Samsung and Qualcomm have backed FreedomFi’s successful $9.5 million series A funding round. The IT giants and others appear to be placing a bet on the future of decentralized crowd-sourced 5G networks powered by the lure of cryptocurrency.
Boulder, Colo.-based FreedomFi, a spin-off of cloud software company Mirantis, is a software startup that enables crowd-sourced small cellular base stations. The cell stations are installed on rooftops to create a decentralized 5G network. The company is partnered with Helium, a peer-to-peer wireless network company that uses low-power nodes to create a network for sensors and trackers.
The three main financial backers from this round of funding include BlueYard Capital, Qualcomm Ventures and Samsung Next, Samsung’s venture capital arm. Those top three accounted for about $8 million of the funding. Smaller investors also pitched in.
FreedomFi, which has annual sales of about $10 million, offers firmware and small-cell hardware that power Helium’s 5G network, making it possible for users to connect and earn HNT tokens (Helium’s own cryptocurrency) for providing service to nearby mobile devices.
The firms envision more than just casual internet use. The tech could power Internet of Things devices, automated factory equipment, warehouse automation, and other large scale uses on an open, peer-based network. Users gain access via a SaaS platform.
FreedomFi is the only company offering firmware for the 5G gateways Helium uses – and they plan to deploy 50,000 units by the end of 2022. On LinkedIn, FreedomFi founder Boris Renski, who is also a co-founder at Mirantis, celebrated the successful funding round, saying, “Paying people in crypto to put small cells on their roofs seemed totally crazy a year ago. Feels good to know that … Qualcomm and Samsung are just as crazy as us.”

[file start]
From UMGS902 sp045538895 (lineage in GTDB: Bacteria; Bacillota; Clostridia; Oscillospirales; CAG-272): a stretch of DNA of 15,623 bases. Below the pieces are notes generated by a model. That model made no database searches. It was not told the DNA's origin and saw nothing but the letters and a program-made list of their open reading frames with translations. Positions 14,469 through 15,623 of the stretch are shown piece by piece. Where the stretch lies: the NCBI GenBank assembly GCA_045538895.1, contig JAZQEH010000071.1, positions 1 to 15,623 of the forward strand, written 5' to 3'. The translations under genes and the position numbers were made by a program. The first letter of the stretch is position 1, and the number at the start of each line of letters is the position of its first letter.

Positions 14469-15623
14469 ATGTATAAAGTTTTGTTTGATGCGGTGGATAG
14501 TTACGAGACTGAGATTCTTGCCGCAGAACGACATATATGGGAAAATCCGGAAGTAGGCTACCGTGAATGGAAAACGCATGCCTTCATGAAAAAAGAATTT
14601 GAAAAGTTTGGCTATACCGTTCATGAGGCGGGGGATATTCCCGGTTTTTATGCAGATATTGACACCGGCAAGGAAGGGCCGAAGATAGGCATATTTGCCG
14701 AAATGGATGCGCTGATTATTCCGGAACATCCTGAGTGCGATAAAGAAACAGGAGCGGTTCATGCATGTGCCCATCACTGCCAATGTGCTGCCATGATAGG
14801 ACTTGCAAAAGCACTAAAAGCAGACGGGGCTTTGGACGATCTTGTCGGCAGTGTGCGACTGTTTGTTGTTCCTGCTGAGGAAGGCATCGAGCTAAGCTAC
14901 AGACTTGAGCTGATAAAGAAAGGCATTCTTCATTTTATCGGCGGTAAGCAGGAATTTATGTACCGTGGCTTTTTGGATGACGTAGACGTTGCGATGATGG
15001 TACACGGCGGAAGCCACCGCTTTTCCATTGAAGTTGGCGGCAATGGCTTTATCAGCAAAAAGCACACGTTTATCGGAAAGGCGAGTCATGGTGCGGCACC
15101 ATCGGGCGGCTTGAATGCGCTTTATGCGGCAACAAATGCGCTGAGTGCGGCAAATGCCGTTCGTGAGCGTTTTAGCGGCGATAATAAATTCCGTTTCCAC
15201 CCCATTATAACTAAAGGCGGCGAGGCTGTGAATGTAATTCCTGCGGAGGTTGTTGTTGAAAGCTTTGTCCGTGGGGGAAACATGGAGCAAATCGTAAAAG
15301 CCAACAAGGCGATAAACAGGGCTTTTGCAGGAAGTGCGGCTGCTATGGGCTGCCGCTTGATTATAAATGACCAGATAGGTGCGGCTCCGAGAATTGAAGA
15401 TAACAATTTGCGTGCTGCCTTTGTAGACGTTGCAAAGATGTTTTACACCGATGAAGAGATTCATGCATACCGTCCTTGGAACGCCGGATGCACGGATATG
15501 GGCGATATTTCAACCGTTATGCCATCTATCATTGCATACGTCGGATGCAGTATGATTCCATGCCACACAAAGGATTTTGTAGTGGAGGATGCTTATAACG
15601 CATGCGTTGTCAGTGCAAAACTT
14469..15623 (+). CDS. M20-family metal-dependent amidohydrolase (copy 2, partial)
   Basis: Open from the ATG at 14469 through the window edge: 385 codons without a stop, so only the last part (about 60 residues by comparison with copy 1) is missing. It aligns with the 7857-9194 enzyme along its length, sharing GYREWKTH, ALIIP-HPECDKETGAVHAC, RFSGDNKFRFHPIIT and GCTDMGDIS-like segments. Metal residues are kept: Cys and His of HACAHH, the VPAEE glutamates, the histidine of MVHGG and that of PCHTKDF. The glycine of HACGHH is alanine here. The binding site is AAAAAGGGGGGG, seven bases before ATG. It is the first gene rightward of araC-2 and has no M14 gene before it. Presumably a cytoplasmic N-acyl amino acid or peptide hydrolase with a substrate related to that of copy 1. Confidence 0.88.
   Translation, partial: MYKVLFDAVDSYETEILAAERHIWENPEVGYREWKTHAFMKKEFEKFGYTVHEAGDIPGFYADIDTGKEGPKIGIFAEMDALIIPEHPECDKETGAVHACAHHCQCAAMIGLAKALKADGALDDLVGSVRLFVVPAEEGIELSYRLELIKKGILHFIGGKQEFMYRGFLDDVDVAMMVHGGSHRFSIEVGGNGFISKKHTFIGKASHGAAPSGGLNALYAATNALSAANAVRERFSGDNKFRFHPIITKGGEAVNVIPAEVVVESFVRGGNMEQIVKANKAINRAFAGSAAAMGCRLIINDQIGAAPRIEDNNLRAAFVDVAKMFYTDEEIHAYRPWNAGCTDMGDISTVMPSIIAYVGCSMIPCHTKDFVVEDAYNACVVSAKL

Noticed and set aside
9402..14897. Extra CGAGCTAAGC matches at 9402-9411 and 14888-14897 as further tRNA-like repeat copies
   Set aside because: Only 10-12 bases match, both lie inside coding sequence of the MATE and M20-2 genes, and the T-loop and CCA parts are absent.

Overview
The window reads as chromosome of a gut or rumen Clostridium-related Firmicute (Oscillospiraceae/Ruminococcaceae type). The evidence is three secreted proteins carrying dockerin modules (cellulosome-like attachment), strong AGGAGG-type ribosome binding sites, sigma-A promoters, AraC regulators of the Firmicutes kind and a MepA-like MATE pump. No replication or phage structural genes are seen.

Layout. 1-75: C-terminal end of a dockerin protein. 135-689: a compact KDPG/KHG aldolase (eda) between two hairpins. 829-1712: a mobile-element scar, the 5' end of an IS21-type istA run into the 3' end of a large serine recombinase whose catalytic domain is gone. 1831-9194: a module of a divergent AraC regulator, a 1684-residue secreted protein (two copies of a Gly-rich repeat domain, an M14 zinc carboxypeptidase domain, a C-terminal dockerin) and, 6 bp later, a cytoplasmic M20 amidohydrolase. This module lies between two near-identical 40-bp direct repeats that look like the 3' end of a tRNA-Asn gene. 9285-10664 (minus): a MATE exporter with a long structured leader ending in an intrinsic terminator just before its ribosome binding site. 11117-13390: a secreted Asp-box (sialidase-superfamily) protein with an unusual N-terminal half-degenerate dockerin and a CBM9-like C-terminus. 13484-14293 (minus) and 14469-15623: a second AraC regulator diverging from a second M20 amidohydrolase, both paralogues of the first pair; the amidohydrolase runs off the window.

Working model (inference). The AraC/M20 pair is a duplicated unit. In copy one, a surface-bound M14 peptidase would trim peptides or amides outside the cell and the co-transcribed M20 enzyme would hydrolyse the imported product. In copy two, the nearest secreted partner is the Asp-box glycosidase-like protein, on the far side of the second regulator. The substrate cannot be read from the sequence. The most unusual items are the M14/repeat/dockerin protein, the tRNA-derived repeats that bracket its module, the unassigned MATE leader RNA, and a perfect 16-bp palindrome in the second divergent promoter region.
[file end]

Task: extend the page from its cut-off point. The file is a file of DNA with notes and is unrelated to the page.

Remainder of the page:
In an interview with CRN, Renski said the company will use the backing to double its current employee base of 27, forge new partnerships with manufacturers and other mobile players, and bolster research and development efforts.
Renski said one key area of the company’s growth will involve linking its technology with Wi-Fi 6E, the faster and less clogged 1.2 gigahertz spectrum that will become available in the next year or two after getting the FCC’s blessing last year. “We are going to spend a considerable amount of effort going beyond just the cellular 5G small cells that we have launched – these goals will help augment the total coverage of a network.”
FreedomFi is also aiming to make the small cells more affordable. Currently the 5G small cell costs $2,500. Renski thinks that as hardware prices fall and the company is able to scale the cost down, he expects to drop that price down to $500 per small cell deployment. Renski said the company has deployed about 5,000 small cell bundles since January. His goal is to have 50,000 cells deployed by the end of the year.
For now, the tech is deployed in large urban centers, like New York City, Austin, Texas, and the San Francisco Bay area. Mining crypto in these areas can net about $20-$200 per day in HNT tokens. “If you deploy in a place where no one cares about it, you will be mining zero. So the amount of rewards is automatically just based on the usefulness of the location where this network node is deployed.”
Renski said nearly all of his company’s sales come through channel partners.